Recently I’ve been completing an assignment for one of my masters modules “contemporary issues in the workplace”, we could choose any topic we wanted and I decided to do mine on remote and mobile workers. The main reason for choosing this area is for the past 11 years I’ve been one of these workers, 5 years employed and 6 years as self-employed.
Having read a number of research papers on this subject I thought I’d share with you some of the interesting points that were raised in the research that we might be able to apply to ourselves and our employees to help improve health and wellbeing of this slow but growing working population.
In some of the early papers I read (early 1990s) they were predicting that over 75% of employees would be remote working by this time (2017) when in fact the number is pretty low, in 2014 it was estimated roughly 4.2 million people were classed as home workers about 13.9% of the working population (Labour Force Survey, ONS 2014)!! Now I think this number is on the low side for two reasons, a: there is no consensus as to what is defined as home/remote/agile/tele working and b: this is a hard to reach group of workers as it includes self-employed as well as employed workers who are under the radar so to speak.
In most of the research papers the introductions were very positive and on the surface you would think this type of working is a win/win for both the organisation and the employee! Mainly lower overheads for the organisation and for the employees they get flexible working, more autonomy and better work-life balance, but in truth it’s not that simple as with anything around workplace health and wellbeing and many actually found that remote working had a negative impact on the employee’s wellbeing!!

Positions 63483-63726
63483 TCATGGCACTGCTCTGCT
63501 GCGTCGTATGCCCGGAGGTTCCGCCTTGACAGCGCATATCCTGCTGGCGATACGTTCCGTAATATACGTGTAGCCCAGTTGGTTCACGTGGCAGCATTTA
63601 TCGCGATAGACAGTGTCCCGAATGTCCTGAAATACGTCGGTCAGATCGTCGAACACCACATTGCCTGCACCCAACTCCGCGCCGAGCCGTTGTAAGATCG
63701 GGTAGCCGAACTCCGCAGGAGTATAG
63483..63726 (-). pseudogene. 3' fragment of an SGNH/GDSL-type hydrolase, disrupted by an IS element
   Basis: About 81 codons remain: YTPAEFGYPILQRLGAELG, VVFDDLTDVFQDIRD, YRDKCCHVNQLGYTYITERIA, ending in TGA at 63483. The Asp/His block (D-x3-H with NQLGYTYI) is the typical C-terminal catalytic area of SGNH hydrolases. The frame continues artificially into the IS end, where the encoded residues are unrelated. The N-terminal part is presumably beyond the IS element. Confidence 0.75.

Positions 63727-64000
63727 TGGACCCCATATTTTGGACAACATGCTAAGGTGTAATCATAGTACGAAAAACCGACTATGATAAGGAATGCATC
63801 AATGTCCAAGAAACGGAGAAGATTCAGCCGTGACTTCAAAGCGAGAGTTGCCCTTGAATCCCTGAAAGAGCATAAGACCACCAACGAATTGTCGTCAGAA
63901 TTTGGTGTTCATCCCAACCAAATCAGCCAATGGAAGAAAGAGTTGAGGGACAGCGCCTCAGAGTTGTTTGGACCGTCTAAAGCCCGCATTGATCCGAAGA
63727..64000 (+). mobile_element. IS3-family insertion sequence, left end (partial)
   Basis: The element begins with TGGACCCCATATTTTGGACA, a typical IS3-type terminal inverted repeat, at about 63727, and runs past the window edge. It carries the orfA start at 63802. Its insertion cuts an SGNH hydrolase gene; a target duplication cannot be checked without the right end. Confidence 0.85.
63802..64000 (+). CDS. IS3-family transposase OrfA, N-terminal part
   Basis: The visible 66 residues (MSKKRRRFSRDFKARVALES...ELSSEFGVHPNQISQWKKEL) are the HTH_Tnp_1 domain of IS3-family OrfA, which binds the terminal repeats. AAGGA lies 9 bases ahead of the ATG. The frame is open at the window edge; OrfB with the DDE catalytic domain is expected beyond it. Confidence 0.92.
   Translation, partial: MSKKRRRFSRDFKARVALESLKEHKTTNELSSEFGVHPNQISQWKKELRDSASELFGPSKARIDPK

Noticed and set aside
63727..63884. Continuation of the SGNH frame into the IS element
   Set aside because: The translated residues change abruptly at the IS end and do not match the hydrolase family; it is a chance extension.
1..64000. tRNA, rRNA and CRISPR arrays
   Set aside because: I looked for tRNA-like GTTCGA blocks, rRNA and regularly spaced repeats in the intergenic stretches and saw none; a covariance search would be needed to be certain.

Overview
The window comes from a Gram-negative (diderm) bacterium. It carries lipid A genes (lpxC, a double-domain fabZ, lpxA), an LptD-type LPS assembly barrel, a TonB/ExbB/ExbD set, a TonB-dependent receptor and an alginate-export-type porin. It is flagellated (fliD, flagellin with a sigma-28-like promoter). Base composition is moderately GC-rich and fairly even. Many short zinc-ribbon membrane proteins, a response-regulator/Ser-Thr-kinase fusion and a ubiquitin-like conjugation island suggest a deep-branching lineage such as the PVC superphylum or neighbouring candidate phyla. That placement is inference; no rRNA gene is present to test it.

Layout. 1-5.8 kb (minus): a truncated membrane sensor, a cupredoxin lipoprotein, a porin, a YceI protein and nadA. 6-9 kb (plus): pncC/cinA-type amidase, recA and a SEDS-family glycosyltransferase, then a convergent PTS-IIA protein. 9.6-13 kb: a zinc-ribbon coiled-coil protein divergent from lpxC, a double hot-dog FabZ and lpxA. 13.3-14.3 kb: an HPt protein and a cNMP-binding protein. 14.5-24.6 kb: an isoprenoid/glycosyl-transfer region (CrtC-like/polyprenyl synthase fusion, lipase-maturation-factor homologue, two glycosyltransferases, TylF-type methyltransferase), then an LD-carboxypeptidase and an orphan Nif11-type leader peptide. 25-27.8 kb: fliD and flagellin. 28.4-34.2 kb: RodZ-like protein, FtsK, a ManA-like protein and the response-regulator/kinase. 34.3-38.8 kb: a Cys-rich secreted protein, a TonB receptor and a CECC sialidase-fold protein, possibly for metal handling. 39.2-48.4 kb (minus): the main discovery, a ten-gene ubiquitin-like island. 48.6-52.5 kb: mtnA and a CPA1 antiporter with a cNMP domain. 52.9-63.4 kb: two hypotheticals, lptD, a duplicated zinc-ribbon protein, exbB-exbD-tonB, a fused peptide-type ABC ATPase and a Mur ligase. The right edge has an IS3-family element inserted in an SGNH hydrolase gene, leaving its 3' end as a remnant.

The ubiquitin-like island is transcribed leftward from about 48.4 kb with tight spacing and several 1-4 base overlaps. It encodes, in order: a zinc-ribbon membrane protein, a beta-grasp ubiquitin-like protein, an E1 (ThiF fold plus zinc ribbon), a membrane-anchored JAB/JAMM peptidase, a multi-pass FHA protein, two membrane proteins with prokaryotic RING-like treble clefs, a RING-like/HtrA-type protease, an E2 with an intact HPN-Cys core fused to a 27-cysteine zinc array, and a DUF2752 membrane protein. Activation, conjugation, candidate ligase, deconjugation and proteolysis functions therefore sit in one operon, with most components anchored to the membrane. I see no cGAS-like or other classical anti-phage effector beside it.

Some of the issues raised included feelings of isolation/depression, disconnection from organisation and work colleagues, lack of visibility lead to feelings of being looked over for work projects and promotions.
The conclusion was that four elements need to be in place for remote working to be an effective model of work and to not impact on an employee’s health and wellbeing:
- The person – It takes a certain type of person to remote work, someone who is self motivated not only to get on with what is needed to be done but also have the ability to interact effectively with colleagues remotely or go out and find their own networks to limit the chances of isolation. How will you recruit for these position?
- The role – It might seem obvious but the type of role that can facilitate effective remote working has to be one that can work from any location and be flexible in its nature and one where close management of others isn’t required.
- The organisation – This is the most important aspect that makes remote working a success!! The organisations culture needs to be an inclusive one to make sure that the remote workers feel part of the team, how can you make them feel part of the team, how will they be treated when they come into the offices? What will you do to make sure they don’t miss out on opportunities and the incidental learnings that happen in the office environment? How will you manage these workers?
- The infrastructure – What support has the organisation put in place to support remote workers, not just from a technological point of view but also physical like helping staff members to have the desk/workstation set up to ensure good ergonomics and effective working. Also how secure is your network? Do you support a VPN system and what are the procedures if this breaks or stops working? How will you ensure your workers are taking sufficient time for breaks etc.
Most also concluded that 80% remote working would be the ideal scenario to allow the employee the benefits of both remote and office working.
If you want to know more about how Firecracker can help you create a great remote working policy then get in touch.